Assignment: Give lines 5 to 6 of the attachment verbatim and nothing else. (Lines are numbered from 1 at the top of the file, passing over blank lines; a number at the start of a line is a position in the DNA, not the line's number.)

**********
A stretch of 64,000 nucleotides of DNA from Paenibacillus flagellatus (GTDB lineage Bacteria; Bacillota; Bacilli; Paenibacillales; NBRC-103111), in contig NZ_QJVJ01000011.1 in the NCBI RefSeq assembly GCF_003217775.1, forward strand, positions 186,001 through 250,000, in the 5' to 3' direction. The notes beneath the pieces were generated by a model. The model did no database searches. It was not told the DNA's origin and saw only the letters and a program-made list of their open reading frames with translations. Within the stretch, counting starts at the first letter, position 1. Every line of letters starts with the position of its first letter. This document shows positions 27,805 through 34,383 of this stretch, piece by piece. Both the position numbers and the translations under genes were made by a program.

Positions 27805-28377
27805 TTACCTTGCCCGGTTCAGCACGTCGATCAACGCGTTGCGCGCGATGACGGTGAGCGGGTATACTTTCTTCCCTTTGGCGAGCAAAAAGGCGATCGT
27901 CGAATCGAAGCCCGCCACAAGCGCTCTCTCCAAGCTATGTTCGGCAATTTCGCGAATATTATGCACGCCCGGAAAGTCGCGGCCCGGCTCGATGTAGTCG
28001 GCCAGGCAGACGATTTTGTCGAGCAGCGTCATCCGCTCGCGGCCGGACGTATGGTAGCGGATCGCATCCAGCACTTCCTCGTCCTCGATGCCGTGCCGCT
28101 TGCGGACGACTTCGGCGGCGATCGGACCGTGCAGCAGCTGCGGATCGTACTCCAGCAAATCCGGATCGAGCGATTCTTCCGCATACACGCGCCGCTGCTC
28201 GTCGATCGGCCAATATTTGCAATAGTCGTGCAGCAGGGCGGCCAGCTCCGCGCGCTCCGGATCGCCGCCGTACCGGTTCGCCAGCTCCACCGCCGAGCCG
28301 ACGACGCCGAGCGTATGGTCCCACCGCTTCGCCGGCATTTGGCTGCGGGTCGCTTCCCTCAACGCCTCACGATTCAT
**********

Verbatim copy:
28001 GCCAGGCAGACGATTTTGTCGAGCAGCGTCATCCGCTCGCGGCCGGACGTATGGTAGCGGATCGCATCCAGCACTTCCTCGTCCTCGATGCCGTGCCGCT
28101 TGCGGACGACTTCGGCGGCGATCGGACCGTGCAGCAGCTGCGGATCGTACTCCAGCAAATCCGGATCGAGCGATTCTTCCGCATACACGCGCCGCTGCTC